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Quote of the week: Sam Cooke
Sep 4th, 2009

“There have been times that I thought I couldn’t last for long,

but now I think I’m able to carry on.
It’s been a long time coming,
but I know a change is gonna come.”

Sam Cooke, A change is gonna come, 1964

One of my favourite songs ever.


Powerful song, covered among others by Otis Redding,
Aretha Franklin, Al Green, and more recently by Seal, to name
but a few. I’d recommend Al Green’s for the voice and Seal’s
for the video. Timeless.

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The best of the web: Social connectivity of job applicants
Sep 3rd, 2009

A job vacancy published by a US company specifically requires applicants to have at least 250 followers on Twitter. “Will this set a precedent?”, wonders the blog The Lobby. Find out about the whole story here.

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Socialist re-enchantment at the La Rochelle summer university
Sep 3rd, 2009


On my way back from Barcelona, I stopped at the lovely coastal town of La Rochelle where the Parti socialiste summer university was held. The sun was shining, people were in a good mood, and optimism was in the air. Journalists felt it too as for once in a very long time they wrote positive articles on the PS. What has caused that sudden turnaround? Could they actually feel the activists’ enthusiasm? Have they been seduced by the reforms announced by PS leader Martine Aubry? Or is it simply that they have finally realised that their approach to the PS in the past years has been overly negative? The PS is by far not only about internal fights. The PS is not dead. The PS is an activist party. It is alive and kicking, lifted up by the dedication of its thousands of activists, who relentlessly and voluntarily give some of their free time to the pursuit of their ideals because they refuse fatality, and decided one day to take their destiny into their own hands. I am regularly dumbstruck when I notice the gap between the party’s life as I see it from inside, and the image that is given by the mainstream media. I feel betrayed and usurped. I am happy to see that finally there are signs of change in this regard.


This weekend at La Rochelle, the activists’ enthusiasm warmed up my heart. Among the reforms announced by Martine Aubry in her opening speech, especially two of them were greeted by thunderous applause, spiced up by bravos and hurrays: the first one was about putting an end to the very French habit of plurality of offices, and the second one was about following the American model and opting for open primaries for the presidential election in 2012. Besides these two groundbreaking reforms, Martine Aubry announced the upcoming launch of a social network dedicated to PS activists and sympathisers. This “socialist Facebook” will be called Coopol from “coopérative politique”, political cooperative in French. I am thrilled by these three announcements as they all go towards a greater openness of the Parti socialiste.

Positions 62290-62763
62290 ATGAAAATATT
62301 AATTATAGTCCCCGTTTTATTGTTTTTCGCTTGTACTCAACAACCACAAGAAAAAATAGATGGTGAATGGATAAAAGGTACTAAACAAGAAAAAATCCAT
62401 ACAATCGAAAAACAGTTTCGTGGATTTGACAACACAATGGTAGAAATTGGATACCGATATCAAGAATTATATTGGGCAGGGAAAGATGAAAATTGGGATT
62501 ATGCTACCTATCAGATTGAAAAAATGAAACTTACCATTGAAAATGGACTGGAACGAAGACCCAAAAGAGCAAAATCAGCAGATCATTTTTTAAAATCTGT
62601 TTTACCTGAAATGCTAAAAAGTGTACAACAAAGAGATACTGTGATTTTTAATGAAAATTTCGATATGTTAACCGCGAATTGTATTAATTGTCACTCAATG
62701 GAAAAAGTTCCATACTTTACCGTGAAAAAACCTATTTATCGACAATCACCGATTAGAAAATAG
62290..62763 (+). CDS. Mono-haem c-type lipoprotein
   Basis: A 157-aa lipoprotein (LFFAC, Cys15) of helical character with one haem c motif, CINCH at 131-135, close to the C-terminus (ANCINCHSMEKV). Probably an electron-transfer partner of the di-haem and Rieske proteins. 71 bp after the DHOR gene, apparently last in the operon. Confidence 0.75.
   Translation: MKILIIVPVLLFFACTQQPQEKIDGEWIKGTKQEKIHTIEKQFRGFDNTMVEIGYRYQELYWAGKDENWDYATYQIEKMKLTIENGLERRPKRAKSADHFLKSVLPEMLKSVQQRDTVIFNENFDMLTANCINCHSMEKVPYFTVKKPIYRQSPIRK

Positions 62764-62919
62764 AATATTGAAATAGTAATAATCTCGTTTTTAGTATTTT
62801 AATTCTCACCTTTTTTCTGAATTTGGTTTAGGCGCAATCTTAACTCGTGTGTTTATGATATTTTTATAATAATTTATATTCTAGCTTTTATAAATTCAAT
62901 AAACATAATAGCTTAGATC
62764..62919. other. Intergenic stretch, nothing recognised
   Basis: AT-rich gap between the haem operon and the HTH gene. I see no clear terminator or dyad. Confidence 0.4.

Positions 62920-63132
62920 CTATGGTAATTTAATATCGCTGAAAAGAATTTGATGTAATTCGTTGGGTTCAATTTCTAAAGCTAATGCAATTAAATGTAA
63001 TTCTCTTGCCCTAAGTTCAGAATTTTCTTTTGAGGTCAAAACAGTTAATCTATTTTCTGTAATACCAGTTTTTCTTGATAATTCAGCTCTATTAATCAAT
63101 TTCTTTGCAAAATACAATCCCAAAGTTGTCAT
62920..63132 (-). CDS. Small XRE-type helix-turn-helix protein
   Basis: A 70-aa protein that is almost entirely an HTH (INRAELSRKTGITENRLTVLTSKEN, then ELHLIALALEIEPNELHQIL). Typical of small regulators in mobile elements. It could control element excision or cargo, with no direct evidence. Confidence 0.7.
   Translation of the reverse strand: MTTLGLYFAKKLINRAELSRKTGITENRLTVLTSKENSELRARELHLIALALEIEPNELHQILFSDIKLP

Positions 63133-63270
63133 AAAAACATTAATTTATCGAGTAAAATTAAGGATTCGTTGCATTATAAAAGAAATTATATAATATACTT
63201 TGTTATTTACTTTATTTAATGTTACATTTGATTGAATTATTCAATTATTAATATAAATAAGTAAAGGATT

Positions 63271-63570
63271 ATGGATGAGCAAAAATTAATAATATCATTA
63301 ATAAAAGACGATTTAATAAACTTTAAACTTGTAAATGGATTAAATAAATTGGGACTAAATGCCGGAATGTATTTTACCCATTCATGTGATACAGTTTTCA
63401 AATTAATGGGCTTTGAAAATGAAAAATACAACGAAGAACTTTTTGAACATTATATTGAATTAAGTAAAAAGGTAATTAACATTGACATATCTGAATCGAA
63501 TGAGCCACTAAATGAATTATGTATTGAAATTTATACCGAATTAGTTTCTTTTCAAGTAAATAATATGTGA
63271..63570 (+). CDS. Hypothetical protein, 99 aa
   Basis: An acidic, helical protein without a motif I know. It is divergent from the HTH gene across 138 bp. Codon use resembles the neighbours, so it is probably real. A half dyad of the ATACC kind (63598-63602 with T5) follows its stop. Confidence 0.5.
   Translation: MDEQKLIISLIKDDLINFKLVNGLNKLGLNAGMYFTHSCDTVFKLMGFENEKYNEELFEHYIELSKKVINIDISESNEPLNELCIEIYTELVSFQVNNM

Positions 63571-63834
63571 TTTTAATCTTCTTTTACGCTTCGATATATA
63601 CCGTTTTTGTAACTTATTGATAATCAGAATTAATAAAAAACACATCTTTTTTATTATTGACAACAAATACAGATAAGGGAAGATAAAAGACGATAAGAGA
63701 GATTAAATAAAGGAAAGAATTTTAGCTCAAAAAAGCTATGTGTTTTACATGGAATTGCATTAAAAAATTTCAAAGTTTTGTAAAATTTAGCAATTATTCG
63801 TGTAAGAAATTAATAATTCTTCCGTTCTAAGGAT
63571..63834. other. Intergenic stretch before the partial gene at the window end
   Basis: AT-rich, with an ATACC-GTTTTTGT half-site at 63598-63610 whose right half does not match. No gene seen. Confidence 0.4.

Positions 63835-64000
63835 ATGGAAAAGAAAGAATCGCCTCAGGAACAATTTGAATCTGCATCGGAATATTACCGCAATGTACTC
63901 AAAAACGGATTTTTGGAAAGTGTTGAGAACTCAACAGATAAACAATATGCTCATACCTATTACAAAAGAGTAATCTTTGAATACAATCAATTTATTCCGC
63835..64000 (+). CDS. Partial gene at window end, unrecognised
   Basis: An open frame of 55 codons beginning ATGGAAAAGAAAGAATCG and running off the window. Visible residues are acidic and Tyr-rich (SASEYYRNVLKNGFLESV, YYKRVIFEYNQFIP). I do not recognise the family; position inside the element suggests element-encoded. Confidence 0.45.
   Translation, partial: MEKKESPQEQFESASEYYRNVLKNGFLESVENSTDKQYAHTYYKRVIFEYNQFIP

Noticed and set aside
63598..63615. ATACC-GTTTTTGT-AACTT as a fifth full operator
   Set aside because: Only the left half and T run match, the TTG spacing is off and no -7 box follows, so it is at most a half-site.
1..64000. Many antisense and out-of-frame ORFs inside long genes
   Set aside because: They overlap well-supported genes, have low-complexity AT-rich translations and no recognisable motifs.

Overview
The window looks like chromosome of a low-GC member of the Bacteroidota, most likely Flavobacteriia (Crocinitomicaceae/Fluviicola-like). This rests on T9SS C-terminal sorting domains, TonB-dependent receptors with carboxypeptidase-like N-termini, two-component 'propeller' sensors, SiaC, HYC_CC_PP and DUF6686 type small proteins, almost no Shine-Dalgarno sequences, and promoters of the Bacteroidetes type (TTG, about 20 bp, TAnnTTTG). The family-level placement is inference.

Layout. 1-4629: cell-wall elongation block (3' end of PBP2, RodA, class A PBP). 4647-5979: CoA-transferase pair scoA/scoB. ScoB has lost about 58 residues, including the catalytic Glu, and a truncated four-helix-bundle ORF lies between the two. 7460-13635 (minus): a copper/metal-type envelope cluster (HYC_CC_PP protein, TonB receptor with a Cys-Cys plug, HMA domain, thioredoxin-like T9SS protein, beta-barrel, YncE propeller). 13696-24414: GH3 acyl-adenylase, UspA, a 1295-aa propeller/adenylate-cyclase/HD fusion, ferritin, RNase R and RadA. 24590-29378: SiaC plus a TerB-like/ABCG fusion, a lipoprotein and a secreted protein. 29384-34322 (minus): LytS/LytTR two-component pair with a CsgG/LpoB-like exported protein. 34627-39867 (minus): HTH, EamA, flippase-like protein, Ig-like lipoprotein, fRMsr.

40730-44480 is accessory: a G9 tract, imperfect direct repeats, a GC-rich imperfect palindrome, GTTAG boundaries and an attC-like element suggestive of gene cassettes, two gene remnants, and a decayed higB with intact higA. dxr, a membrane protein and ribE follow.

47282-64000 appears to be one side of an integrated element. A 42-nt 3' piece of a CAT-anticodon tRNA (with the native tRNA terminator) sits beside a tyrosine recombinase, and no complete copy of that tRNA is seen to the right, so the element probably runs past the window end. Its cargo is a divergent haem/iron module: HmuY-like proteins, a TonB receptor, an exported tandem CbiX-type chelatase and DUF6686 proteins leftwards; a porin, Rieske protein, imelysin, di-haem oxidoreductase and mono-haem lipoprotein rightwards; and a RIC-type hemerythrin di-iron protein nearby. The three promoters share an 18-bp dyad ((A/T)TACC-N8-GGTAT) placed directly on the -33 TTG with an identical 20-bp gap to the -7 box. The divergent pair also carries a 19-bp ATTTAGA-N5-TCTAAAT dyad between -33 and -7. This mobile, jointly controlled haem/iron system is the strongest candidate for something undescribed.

Openness to the diversity of society by putting an end to plurality of offices. In order to renew itself, the Parti socialiste needs to promote more women, young people, people of foreign origin, people from any social and economic backgrounds. Not only will it better reflect the diversity of French society, but it will also convey that diversity engenders creativity.


Openness to our sister parties on the left and to the participation of our sympathisers to the party’s life thanks to the presidential primaries. I am convinced that the left needs to unite. We are driven by the same values. What differs is our vision of what is needed to reach our common ideals. I believe that is something we can overcome. The primaries will also give our sympathisers the opportunity to play an important role in the campaign, thus certainly giving birth to new vocations.


Openness to new means of political activism thanks to Coopol. This new tool will allow activists who share common interests to gather and act together despite geographical distance. Opening up the tool to sympathisers will also show that our party is a common place for debate, as well as a laboratory for political innovation.


Openness is a left-wing concept, and so is participative democracy and transparency. It was high time we reasserted it.


As Al Green sings, “a change is gonna come”.





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© Eurosocialiste 2010. Everything posted on this blog is my personal opinion and does not necessarily represent the views of my employer or its clients. The content of this blog has been revised by Fabtrad (fabtrad @ gmail.com)